- A computerized tomography (CT) or computerized axial tomography (CAT) scan. This is an X-ray based technique that takes pictures within the body at various angles and produces a computer-generated image.
- Pelvic lymphadenectomy. This involves surgical removal of lymph nodes in the pelvis, followed by examination under a microscope to determine the presence of cancer cells.
- Seminal vesicle biopsy. The seminal vesicles are glands that, like the prostate, are responsible for producing seminal fluid. A biopsy is used to remove some of this fluid and examine it under the microscope to see if there are any cancer cells.
Treatment Options for Prostate Cancer
The treatment will depend on the stage of the disease and the age of the patient. A doctor may simply recommend monitoring the condition without treatment for someone in the very early stages of the disease or for an older man with other medical problems. Regular biopsies and monitoring of PSA levels are then carried out and active treatment is started if the symptoms worsen.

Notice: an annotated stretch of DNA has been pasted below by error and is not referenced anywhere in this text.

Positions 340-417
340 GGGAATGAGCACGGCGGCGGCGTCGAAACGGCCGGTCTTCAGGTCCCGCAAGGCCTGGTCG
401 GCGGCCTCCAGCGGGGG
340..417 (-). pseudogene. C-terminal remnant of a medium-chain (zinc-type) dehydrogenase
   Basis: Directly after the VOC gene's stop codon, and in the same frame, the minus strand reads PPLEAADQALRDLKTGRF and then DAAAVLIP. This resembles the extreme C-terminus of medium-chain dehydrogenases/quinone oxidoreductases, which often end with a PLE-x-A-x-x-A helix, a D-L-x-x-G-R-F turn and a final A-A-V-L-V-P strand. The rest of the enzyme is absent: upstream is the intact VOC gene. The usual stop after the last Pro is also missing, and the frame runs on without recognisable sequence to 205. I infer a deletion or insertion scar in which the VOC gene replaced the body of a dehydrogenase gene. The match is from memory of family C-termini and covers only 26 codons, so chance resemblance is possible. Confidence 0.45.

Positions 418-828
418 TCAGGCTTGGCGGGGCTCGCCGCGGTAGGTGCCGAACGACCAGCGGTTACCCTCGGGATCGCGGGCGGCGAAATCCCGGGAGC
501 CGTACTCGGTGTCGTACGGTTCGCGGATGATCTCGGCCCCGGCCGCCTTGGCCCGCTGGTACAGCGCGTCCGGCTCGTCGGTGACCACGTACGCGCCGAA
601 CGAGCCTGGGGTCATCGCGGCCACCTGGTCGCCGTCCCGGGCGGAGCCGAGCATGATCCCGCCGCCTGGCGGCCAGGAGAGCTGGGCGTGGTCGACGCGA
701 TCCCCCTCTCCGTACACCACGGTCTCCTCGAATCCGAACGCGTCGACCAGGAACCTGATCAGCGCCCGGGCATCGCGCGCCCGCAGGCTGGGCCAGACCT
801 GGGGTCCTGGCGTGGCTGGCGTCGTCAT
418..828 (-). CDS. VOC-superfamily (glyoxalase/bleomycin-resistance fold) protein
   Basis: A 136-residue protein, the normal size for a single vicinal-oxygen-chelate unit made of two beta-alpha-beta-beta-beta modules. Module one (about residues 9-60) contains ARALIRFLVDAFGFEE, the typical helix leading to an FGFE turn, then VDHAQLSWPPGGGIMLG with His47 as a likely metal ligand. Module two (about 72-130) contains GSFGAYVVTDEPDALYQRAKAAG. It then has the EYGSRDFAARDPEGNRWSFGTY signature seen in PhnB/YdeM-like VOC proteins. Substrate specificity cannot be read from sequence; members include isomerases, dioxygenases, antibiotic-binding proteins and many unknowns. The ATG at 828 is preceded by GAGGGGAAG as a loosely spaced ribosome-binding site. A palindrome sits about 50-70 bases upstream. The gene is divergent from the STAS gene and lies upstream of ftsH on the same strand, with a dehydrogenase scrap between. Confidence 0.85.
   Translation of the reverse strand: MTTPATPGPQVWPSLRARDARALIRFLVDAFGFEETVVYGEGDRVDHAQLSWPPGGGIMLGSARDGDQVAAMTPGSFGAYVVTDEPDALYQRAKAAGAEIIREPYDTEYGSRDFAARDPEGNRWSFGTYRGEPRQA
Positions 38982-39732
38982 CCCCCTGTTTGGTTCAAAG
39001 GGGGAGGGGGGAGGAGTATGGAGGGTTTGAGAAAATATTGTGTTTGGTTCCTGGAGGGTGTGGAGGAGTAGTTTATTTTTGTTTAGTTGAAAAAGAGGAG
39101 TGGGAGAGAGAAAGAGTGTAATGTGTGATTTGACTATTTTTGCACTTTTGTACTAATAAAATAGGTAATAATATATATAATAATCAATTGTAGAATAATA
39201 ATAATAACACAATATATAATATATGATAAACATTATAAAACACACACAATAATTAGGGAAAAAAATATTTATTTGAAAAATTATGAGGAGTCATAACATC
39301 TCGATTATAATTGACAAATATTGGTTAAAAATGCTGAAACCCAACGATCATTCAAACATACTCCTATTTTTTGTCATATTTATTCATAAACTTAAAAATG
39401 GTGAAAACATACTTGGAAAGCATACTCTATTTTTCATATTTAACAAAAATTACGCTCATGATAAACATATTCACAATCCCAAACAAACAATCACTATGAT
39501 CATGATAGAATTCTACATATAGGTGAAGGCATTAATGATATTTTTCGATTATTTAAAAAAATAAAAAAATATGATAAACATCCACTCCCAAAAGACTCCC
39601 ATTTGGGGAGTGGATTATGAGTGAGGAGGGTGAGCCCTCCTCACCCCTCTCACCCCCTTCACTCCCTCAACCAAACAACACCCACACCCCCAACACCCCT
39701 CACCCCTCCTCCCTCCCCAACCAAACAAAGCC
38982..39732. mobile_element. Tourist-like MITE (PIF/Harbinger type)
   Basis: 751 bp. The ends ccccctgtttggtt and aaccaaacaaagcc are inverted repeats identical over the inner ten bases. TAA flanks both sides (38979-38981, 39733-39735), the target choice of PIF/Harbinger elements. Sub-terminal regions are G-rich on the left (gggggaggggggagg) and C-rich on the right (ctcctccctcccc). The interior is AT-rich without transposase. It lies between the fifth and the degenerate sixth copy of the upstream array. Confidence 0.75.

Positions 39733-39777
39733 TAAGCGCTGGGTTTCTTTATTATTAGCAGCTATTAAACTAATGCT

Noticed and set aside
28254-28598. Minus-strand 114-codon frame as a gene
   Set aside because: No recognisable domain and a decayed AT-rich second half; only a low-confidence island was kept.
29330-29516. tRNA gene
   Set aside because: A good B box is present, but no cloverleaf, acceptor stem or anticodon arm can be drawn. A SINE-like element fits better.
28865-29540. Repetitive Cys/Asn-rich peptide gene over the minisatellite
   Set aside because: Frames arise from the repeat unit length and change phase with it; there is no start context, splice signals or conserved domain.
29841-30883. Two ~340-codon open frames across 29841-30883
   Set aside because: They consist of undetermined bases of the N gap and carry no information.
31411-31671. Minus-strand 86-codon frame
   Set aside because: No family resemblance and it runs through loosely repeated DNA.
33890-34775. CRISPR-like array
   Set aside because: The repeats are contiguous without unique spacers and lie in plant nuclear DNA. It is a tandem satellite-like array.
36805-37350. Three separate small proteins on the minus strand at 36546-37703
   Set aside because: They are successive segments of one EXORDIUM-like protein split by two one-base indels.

Treatments include surgery, radiotherapy and/or hormonal therapy.
Prevention of Prostate Cancer
The preventative role of diet is well-documented – traditional Japanese and southern Mediterranean diets, both of which are low in red meat and high in fresh vegetables, are known to be associated with a lower risk of prostate cancer. If you cut down on alcohol and animal fats, take regular exercise, get daily sunshine, drink green tea and eat plenty of fresh fruit and vegetables, then you will be cutting the risk of developing prostate cancer.
Coping with Prostate Cancer
If prostate cancer is diagnosed, the prognosis depends on several factors. These include the patient’s age and general health and whether the prostate cancer is newly-diagnosed or recurring. However, the main factors that influence prognosis are the Gleason score, the level of PSA and also the stage it has reached. Knowing the stage that the cancer has reached will enable the doctor to propose the best possible treatment.